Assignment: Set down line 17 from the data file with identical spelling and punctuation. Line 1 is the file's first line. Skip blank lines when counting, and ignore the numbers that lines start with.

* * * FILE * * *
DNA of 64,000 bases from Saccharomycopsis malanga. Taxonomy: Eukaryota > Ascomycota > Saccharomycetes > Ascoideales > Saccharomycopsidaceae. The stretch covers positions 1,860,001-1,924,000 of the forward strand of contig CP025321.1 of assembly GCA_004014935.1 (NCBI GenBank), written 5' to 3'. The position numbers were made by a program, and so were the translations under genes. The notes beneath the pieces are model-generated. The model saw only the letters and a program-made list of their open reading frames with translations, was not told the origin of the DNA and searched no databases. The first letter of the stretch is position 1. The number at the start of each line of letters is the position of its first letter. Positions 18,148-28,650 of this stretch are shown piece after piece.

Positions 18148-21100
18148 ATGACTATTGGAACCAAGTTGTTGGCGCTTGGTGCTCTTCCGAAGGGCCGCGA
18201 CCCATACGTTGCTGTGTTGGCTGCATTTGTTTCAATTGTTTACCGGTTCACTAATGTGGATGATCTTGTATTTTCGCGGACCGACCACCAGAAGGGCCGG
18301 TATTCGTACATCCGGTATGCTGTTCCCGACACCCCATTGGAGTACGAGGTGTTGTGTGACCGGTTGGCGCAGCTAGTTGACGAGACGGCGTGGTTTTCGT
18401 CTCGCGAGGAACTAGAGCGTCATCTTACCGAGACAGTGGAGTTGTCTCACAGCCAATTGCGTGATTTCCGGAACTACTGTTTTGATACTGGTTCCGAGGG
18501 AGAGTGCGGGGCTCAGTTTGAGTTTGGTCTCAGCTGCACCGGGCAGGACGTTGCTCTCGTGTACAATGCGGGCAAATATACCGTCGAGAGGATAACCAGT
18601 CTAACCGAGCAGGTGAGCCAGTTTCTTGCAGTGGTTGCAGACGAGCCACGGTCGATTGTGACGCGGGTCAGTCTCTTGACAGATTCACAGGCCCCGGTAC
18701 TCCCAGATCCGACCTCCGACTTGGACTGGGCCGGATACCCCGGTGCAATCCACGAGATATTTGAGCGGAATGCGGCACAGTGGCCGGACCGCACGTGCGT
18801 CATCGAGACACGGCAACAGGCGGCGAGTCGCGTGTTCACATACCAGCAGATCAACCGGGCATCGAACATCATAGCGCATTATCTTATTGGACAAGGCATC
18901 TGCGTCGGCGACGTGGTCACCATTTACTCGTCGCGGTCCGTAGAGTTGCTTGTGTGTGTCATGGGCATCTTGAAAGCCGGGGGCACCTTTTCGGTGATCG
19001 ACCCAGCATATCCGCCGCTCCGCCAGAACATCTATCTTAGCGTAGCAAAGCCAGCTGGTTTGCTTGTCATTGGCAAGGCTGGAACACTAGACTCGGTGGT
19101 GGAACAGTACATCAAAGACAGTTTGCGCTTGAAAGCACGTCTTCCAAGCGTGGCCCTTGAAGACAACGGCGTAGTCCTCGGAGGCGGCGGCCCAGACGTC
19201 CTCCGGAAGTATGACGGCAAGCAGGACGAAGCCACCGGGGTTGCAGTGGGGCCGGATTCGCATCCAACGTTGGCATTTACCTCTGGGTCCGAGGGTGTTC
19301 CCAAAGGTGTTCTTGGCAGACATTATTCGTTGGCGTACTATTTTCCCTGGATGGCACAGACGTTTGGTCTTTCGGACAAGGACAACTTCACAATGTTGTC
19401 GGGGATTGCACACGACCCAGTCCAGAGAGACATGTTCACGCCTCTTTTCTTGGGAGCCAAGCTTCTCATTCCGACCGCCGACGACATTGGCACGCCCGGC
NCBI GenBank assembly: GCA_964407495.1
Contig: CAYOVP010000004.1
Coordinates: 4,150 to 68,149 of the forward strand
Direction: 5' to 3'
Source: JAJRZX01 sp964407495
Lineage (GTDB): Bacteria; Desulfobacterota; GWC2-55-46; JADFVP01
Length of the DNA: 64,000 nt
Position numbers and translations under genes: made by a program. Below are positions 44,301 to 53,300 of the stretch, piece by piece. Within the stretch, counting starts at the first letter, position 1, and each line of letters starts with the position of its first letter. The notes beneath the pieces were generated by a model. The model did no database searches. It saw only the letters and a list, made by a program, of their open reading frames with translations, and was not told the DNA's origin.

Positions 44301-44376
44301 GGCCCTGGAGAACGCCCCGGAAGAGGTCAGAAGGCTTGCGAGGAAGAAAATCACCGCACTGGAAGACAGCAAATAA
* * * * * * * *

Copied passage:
NCBI GenBank assembly: GCA_964407495.1